19 73 Before you begin, examine your knowledge of tension forces by making the following predictions. Prediction 4-1: If you apply a force to the end of a rope as in the picture above, is the whole force transmitted to the crate, or is the force at the crate smaller or larger than your pull? To test your predictions you will need the following in addition to what you already have: heavy ring stand or table clamp and rod, clamp for force probe rubber band Activity 4-1: Mechanism of Tension Forces 1. Open the experiment file called Tension Forces L Attach force probe 1 horizontally to the ring stand or table clamp and rod so that it won t move when pulled. 3. Place a rubber band between the force probes. 4. Zero both force probes with the rubber band hanging loosely. Begin graphing, and pull softly at first on force probe 2, then harder, and then vary the applied force. Be sure not to exceed 50 N. 5. Print out one set of graphs for your group. Question 4-1: Based on the readings of the two force probes, when you pull on one end of the rubber band, is the force transmitted down to the other end? Explain. 6. Indicate with arrows on the diagram above the directions of the forces exerted by the rubber band on force probe 1 and on force probe 2. Prediction 4-2: What happens when a string is hung around a pulley? Is the tension force still transmitted fully from one end of the string to the other?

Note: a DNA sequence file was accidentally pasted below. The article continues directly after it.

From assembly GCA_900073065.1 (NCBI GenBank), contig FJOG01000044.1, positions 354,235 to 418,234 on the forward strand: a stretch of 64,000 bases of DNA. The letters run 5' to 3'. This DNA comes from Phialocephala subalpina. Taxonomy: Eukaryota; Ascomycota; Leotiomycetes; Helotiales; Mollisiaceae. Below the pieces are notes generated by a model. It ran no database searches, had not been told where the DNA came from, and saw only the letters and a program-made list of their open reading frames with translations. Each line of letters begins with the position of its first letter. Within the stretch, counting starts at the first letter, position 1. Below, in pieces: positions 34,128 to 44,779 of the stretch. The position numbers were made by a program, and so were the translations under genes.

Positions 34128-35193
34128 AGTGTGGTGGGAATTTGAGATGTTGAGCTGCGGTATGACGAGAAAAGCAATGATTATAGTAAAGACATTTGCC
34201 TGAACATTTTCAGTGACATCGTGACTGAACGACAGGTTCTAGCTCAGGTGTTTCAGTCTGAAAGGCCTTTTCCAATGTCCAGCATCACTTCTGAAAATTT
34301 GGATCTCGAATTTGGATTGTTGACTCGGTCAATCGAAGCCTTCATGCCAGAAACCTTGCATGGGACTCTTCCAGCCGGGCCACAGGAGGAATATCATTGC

20 74 Lab 6 - Gravitational & Passive Forces To test your prediction, in addition to the equipment listed above you will need low-friction pulley low-friction cart 2-m motion track long piece of string Activity 4-2: Tension When a String Changes Direction 1. Attach force probe 1 securely to the cart, and set up the cart, track, pulley, string, and force probes. > 2 m 2. The experiment file Tension Forces L6.4-1 is also appropriate for this activity. You will have graphs of the two force probes versus time. 3. Zero both force probes with the string loose. Then begin graphing while pulling on force probe 2 and holding the cart to keep it from moving. Pull softly at first, then harder, and then alternately soft and hard. Do not exceed 10 N. 4. Print out one set of graphs for your group report. Question 4-2: Based on your observations of the readings of the two force probes, was the pull you exerted on force probe 2 transmitted undiminished to force probe 1 even though it went through a right angle bend? How does this compare to your prediction? Explain. Activity 4-3: Tension and Newton s Second Law Prediction 4-3: Suppose that in place of force probe 2 you hang a 50-g mass from the end of the string. With the cart at rest, what value do you expect force probe 1 to read? Be quantitative. Explain. Prediction 4-4: Suppose that you hang the same 50-g mass but release the cart and let it accelerate as the mass falls. Do you expect force probe 1 to read the same force or a larger or smaller force as the cart accelerates? Explain. To test your predictions you will need the following in addition to the equipment for Activity 4-2: